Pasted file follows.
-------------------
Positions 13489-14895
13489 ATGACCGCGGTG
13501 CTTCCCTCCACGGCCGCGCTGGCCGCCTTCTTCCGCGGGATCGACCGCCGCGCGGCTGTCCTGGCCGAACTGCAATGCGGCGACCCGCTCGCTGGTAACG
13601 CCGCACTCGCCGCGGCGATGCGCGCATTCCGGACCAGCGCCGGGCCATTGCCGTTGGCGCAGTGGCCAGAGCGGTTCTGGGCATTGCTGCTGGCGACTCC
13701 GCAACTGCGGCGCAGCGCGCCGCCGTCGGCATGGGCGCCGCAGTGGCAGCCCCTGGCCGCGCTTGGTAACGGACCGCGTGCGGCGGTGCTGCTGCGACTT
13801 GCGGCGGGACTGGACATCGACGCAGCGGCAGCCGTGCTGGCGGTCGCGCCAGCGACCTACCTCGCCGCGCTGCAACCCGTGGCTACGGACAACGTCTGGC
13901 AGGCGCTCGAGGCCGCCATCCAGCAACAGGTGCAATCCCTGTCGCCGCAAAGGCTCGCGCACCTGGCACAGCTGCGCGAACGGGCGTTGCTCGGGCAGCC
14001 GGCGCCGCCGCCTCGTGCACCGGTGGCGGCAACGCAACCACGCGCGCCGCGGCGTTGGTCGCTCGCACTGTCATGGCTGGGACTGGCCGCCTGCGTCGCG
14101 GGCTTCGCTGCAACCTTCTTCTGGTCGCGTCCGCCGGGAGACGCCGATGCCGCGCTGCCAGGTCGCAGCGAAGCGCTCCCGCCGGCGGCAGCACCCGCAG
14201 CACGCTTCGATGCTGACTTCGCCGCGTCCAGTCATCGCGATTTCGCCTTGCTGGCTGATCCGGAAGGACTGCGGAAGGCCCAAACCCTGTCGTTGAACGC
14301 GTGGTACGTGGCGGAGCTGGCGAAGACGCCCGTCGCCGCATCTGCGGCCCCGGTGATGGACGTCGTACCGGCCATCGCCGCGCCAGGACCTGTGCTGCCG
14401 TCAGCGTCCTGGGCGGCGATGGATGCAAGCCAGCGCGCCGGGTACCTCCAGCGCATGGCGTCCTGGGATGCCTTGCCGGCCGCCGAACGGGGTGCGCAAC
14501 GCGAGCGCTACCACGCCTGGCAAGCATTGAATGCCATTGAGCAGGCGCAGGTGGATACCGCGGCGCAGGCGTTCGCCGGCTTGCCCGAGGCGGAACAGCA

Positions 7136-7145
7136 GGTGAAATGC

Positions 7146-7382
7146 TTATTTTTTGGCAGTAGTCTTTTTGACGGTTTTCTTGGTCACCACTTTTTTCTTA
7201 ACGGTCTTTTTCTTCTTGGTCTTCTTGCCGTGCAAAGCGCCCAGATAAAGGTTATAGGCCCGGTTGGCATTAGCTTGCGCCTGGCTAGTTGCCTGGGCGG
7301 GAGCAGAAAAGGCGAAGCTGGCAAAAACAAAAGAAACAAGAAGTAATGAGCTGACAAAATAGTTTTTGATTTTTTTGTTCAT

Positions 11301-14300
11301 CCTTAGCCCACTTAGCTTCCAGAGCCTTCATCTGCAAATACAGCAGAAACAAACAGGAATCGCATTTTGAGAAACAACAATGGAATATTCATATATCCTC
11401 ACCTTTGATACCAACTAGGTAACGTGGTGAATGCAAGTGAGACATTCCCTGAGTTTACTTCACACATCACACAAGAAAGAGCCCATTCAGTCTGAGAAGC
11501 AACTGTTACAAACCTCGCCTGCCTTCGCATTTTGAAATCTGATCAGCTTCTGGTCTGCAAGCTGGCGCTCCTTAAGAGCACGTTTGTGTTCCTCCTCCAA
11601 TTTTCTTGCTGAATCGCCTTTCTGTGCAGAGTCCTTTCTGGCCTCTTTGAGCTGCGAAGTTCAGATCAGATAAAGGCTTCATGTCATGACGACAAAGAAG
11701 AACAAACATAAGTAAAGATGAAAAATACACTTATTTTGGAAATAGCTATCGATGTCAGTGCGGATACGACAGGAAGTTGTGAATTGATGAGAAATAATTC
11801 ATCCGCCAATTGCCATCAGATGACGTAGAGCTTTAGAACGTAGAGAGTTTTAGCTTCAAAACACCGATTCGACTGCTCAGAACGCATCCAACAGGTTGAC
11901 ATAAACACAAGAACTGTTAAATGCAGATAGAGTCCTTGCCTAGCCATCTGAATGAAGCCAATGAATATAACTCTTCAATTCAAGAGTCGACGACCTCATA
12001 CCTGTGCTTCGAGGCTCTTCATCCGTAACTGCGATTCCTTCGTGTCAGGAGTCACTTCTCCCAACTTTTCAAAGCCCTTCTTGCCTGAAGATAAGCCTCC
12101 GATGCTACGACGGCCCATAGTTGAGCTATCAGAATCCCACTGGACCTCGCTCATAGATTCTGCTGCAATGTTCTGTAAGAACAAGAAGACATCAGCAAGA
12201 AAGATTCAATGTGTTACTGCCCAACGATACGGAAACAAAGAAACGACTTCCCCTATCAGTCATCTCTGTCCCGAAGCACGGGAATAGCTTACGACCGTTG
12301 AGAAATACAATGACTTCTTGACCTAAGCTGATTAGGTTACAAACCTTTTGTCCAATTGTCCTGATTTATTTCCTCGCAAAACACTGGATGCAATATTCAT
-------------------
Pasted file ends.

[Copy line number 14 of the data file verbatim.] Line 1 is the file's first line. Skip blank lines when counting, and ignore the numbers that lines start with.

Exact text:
Positions 7136-7145